In 2016, the Council of the District of Columbia amended a law requiring commercial properties to keep their windows and doors closed when running the air conditioner.
- Enforcement May 15 - September 30
DOES THE LAW APPLY TO ME?
All commercial properties must keep their doors and windows closed when the air conditioning is running. Restaurants using connected indoor and outdoor seating areas are excluded.
WHY SHOULD I CLOSE MY DOORS AND WINDOWS?
Open doors and windows allow warm air to circulate indoors, causing HVAC systems to work harder to achieve and maintain set temperatures. During high heat days this can cause high demands on the electrical grid which, when multiplied or concentrated, may lead to brownouts. Over time increases in demand may lead to overloads on the electrical system. A brownout causes a reduction in voltage, which can damage your appliances.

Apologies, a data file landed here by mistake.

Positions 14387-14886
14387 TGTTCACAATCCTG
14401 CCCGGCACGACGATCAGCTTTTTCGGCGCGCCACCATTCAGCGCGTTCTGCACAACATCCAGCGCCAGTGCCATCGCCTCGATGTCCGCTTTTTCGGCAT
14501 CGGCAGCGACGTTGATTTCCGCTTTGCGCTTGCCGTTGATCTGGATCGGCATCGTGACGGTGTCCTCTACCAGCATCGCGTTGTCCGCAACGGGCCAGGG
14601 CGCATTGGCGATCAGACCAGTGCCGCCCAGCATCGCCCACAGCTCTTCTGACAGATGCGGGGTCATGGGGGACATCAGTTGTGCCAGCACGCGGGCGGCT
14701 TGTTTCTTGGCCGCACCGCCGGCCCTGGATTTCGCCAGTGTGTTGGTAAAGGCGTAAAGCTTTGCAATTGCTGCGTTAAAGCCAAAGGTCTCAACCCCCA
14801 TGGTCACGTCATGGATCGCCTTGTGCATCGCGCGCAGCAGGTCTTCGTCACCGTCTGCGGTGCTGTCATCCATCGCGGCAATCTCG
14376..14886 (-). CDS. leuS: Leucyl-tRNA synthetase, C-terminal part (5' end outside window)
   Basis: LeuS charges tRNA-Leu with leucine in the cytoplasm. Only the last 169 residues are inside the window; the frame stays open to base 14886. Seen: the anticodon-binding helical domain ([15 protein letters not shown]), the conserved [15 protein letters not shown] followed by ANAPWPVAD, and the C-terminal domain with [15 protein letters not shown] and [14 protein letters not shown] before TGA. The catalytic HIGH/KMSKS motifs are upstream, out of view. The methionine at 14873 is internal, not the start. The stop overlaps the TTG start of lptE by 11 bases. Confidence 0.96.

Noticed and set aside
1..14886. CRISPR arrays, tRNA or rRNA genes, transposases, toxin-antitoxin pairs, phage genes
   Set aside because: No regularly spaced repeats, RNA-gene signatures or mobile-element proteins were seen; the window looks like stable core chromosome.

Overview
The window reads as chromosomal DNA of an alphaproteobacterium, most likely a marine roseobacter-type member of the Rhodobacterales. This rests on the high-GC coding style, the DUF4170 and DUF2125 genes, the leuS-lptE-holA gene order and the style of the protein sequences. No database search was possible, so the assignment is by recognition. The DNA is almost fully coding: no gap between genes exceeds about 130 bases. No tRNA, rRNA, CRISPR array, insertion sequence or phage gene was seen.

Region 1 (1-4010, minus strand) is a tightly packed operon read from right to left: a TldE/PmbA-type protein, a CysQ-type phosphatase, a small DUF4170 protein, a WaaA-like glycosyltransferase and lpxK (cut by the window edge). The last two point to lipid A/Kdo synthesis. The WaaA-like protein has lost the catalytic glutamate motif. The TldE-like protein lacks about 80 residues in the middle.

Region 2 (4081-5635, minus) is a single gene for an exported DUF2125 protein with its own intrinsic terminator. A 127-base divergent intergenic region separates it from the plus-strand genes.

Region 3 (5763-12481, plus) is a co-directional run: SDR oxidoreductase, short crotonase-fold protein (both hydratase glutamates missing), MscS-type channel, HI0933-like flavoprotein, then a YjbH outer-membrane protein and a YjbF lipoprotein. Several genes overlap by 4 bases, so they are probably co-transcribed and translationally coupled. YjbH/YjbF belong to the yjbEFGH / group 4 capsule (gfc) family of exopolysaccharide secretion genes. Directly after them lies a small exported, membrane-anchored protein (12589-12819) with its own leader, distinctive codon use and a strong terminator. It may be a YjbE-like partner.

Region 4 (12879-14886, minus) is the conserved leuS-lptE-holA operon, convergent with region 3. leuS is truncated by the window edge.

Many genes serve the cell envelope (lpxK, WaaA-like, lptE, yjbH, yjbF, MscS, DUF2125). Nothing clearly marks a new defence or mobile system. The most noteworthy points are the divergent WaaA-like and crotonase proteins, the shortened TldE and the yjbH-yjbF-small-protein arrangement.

WHAT IS A BROWNOUT?
During a brownout users typically still have power, but less of it, due to a reduction in voltage. Lights dim and electronic devices - especially computers - can be damaged.
IF I DECIDE TO KEEP THE DOOR OPEN TO BRING IN MORE CUSTOMERS AND PAY MORE MONEY FOR ELECTRICITY, WHAT IS WRONG WITH THAT?
When you increase the electric demand by keeping your windows and doors open during “peak” hours (i.e. when the energy use is highest), you increase the price of electricity for the entire neighborhood, not just for your store, but even for those owners who keep their windows and doors closed. In addition, high electric demand means electrical lines and transformers, may not adequately meet the needs of your commercial entity.
- For the first offense $ 100;
- For the second offense $ 200;
- For the third offense $ 400;
- For the fourth and subsequent offenses $ 800.